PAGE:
Tuesday, May 11, 2021

I'm A SPAC Cowboy....

Bet you weren't ready for that.

Because shorting stocks based on valuation (vs fraud) in a bull market is so dangerous, we don't talk about it all that much. There have been a few, the Great Kinder Morgan short of '14* being a wonderful memory, along with a few tactical i.e. quick shorts of Tesla over the years (in direct violation of the decade-long "Don't short TSLA" admonition), but as a general rule, on the blog we only short frauds in a bull. In a bear, "Short 'em all" as one of my mentors used to say.

The fact we don't put every last thought that pops into our collective heads out in public actually benefits our readers as a couple of things that hurt results in 2020 never made it to the blog.

But I don't like blind pools.

And I especially don't like SPAC's with PIPES

And with that confessional we'll turn the narrative over to the professional.

From FT Alphaville: 
This is nuts, this is the trash crash
The garbage truck has arrived.

To say we’ve been banging this drum for years is an understatement, but what’s going on in equity markets at the moment is truly nuts. 

Following a start to year when stupid was at the steering wheel of stocks — whether it be the GameStop faux-revolution, Spac Jesus Chamath Palihapitiya framing himself as the next Warren Buffett, or any number of unproven electric vehicle companies coming to market and then exploding higher on no news — the trash trade seemed to have spun out of control.

After a pause in April, following February and March’s aggressive sell-off, the trash crash is back with a vengeance. 

On Monday, the tape looked like the elevator scene in The Shining. The Nasdaq was down 2.55 per cent, with the FANG+ index — which includes Tesla, Alibaba and Baidu alongside Facebook etc — fell 3.61 per cent. However, below the surface of the mega-cap technology stocks there was even more carnage. Chamath Spac names like Open door (-10.32 per cent), Virgin Galactic (-8.47 per cent) and Clover Health (-4.32 per cent) all dipped under severe selling pressure. While once popular retail names such as futuristic insurer Lemonade (-10.18 per cent), software-as-a-service prom king Snowflake (-5.93 per cent) and Chinese electric car market Nio (-7.07%) also got caught in the crossfire. The pattern repeats across popular funds tied to these names, with ARK Invest’s ETF names suffering further losses, and the thinking man’s overpriced tech play — the £16bn UK-listed Scottish Mortgage Investment Trust — falling 6 per cent (and another 4 per cent this Tuesday morning.) The theme continued in Europe this morning, with the Stoxx 600 Tech down 2.7 per cent.....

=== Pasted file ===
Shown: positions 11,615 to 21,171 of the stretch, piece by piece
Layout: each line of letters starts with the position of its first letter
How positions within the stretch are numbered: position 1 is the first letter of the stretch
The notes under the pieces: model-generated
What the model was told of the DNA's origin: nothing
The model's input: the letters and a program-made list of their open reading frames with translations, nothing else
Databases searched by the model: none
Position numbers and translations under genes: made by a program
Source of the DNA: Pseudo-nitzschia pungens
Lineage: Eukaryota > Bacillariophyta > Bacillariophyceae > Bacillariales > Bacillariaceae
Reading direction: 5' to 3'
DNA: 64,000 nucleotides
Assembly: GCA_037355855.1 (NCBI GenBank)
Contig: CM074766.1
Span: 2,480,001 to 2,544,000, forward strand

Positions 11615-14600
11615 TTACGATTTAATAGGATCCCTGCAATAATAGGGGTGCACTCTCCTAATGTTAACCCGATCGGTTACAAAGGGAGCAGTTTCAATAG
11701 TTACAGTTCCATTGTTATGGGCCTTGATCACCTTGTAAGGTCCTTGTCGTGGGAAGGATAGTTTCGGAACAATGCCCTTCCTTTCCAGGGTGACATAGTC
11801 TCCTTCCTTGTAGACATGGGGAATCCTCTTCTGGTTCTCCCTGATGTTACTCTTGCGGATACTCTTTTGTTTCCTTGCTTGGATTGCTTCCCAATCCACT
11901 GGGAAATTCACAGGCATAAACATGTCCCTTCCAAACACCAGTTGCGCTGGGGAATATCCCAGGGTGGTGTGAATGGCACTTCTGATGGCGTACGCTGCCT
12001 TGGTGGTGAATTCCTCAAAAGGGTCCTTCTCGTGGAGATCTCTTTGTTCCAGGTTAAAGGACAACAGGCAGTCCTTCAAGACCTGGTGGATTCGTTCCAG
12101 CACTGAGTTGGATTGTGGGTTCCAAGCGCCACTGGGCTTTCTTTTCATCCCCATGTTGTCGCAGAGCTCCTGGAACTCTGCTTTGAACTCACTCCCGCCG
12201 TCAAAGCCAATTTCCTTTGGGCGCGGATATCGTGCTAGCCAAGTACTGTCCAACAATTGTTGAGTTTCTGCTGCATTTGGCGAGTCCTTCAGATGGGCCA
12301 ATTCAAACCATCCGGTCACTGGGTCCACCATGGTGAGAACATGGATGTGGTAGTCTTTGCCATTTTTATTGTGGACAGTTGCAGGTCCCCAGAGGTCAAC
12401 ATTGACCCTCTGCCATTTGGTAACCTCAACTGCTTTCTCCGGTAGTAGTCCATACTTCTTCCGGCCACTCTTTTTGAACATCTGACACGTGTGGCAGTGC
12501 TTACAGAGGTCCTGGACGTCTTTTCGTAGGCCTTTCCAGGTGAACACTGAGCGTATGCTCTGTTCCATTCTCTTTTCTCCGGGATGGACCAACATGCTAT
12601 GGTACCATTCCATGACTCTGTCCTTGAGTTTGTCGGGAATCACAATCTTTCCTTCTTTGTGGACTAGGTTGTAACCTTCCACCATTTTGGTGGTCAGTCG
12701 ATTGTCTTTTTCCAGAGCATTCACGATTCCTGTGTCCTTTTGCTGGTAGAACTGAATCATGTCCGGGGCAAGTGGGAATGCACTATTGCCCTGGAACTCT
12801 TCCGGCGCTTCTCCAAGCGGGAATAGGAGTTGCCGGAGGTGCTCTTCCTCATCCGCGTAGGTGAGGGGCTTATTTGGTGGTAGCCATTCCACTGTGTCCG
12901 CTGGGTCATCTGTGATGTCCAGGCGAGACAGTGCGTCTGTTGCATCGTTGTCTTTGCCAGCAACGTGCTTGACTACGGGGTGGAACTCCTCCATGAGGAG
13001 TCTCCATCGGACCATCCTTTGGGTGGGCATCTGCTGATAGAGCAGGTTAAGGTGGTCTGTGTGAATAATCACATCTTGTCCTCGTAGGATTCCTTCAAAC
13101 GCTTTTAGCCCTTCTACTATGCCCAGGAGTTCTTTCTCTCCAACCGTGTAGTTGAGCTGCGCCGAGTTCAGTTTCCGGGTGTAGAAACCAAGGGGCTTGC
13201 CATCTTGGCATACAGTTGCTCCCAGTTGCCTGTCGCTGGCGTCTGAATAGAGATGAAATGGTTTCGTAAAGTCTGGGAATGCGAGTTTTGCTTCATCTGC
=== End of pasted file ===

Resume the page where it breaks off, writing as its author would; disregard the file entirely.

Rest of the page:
*August 18, 2014

Companies that engage in great amounts of financial engineering are always worth looking at as potential shorts. A lot of skullduggery can occur when the razzamatazz really gets going.

This week both Barron's which has been skeptical for a while, and FT Alphaville which has, until today, been neutral take a look at all the moving parts.

Regarding a short on KMI, I hate paying dividends on short positions.
Hate it, hate it, hate it.
But I might be tempted in this case. And the rate of ascent on the stock is definitely rolling over.....

December 3, 2015 
"Always remember: In the short run balance sheets don't move stocks, in the long run they rule."
That's me, quoting myself.
Here's the monthly chart via FinViz:

KMI Kinder Morgan, Inc. monthly Stock Chart
The roll up was done in August 2014.
After trading down 7.85% yesterday the stock is down again. Today's low: $20.03.
If that little bit of support from mid-2011 doesn't hold there's no technical reason the stock couldn't see $15 or even $10.
See also today's "Kinder Morgan: In Which Izabella Kaminska Declines To Take A Victory Lap And Instead Highlights Recent Analysis (KMI)"